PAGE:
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Oil Is Far Too Interesting: How Volatility Threatens Its Supremacy and Drives Innovation

Posted by Brent Giles on Aug 10, 2015 12:10:49 PM

It is easy to attribute today’s low oil prices to specific causes, like the OPEC’s competition with the U.S. shale industry, but current low oil prices are just a symptom of a larger dynamic in the energy space: high volatility. Studies show that crude oil is significantly more volatile than more than 90% of other commodities, and becoming more so (see Figure below). Oil volatility has far-reaching implications. Low oil prices have led to a string of layoffs in the oil industry and has impacted alternative energies that still struggle to compete with traditional fuel. It also forces energy-intensive industries to operate conservatively, slowing their expansion and keeping cash on hand in case of another oil shock. The sheer scale of the oil industry creates severe repercussions for the economy as a whole: even small fluctuations in the price can increase unemployment and decrease output as the market hedges its bets against higher prices.

In the short-term, the alternative energy industry stands to lose from low oil prices, forcing still premium products to rely even more heavily on regulation as they struggle to compete with established commodities. Yet volatility encourages adoption of new energy sources, since a predictable resource, even if currently relatively high priced, commands a premium. For investors looking at the mid- to long-term, the short-term stress of low oil prices presents an excellent opportunity to find value beyond traditional production.

The most successful scalable alternative energies, wind and solar, are electricity generators and only indirect competitors to oil. While French oil giant Total has made serious investments in the space, most of its rivals have yet to follow suit. However, the gradual growth of electric vehicles will pit oil directly against solar, wind, nuclear, and coal. Despite the recent downturn in oil prices, nascent EV demand is likely to remain strong, keeping pressure on traditional transportation fuels.

Direct competitors to oil and gas are also on the horizon. While traditional alternative fuels such as ethanol and biodiesel face strict blend wall limits because they are not fully compatible with engines built for traditional fuels, some next generation fuels have no such limitations. Global capacity for these novel fuels is projected to grow annually by 17.2%, reaching 2.3 BGY in 2018. Renewable diesel, a true drop-in replacement to diesel, leads novel fuels growth with an expected 1.6 BGY capacity by 2018, driven by major players Neste and Diamond Green Diesel. Additionally, waste feedstocks for next-generation fuels are still largely untapped, and more exotic non-food feedstocks like waste oils, municipal solid waste, and lignocellulosic biomass could make biofuels a significant part of the energy mix in coming years.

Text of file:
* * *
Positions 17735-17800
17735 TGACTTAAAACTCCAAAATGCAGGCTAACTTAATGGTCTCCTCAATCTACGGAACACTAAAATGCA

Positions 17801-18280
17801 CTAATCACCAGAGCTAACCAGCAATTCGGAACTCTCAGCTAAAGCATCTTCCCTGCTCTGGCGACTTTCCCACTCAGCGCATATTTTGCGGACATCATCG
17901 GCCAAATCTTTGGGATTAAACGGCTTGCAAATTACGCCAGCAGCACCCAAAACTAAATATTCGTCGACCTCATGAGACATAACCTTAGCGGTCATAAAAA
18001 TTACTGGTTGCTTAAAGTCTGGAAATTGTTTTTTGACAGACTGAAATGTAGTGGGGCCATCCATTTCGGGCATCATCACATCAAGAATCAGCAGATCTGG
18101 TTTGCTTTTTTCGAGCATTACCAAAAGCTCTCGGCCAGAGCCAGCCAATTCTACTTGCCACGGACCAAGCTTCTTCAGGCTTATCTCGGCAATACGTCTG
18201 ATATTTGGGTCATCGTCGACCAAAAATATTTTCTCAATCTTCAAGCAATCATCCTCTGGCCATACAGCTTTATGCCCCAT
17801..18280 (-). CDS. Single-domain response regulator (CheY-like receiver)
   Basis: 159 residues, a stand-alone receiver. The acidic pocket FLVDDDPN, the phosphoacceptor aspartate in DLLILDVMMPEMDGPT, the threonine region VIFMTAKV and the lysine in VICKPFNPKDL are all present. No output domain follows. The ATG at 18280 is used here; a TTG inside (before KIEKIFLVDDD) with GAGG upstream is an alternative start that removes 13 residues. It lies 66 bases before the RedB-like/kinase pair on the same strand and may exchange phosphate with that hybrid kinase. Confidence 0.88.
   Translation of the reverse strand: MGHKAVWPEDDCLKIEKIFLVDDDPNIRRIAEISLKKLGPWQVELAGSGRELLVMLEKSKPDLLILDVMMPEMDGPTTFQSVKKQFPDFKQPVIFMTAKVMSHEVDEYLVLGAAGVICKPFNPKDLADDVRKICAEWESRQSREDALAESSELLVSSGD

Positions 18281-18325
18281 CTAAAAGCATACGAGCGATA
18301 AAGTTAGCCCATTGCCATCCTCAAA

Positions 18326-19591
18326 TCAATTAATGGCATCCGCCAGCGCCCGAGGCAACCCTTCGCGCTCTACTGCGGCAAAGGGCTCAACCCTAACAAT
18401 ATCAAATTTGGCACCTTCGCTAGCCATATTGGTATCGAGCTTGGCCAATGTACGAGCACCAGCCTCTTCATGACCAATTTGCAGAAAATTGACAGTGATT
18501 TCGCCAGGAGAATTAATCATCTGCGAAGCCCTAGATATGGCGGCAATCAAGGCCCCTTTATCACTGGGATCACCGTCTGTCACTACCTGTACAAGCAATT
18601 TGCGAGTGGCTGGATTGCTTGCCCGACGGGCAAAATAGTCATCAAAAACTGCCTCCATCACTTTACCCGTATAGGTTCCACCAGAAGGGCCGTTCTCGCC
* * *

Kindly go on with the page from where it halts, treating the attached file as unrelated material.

Within the oil and gas industry, spending tracks closely with oil price, but even here technology is working against volatility by broadening the geographic and play-specific reach of resource recovery. In the short-term, improvements in operational efficiency can keep marginal wells producing and rigs drilling. Non-productive time accounts for 20% of all rig time onshore, and 32% offshore. Improved data analysis, as well as failsafe tools that eliminate the need for time-consuming workovers, are rapidly improving those numbers. For the long term, technology continues to unlock previously inaccessible plays. The combination of horizontal drilling and hydraulic fracturing has opened up a vast new resource in the U.S. and, increasingly, South America and beyond, while advances in heavy oil recovery have made Canadian oil sands viable. From 1998 to 2013, the global reserve to production ratio, a key measure of proven reserves relative to production, defied peak oil prognosticators and grew from 40 years to 53 years on the strength of these two resources.

The emerging energy mix will balance cost, volatility, and environmental concerns, and it will undoubtedly be far more diverse than the existing market. The good news is that the top technology companies working now are likely to be foundations of that mix. A moment of low oil prices is an ideal time to invest in what comes next.

 

For more on Lux’s research on corporate venturing, contact Brent at brent.giles@luxresearchinc.com.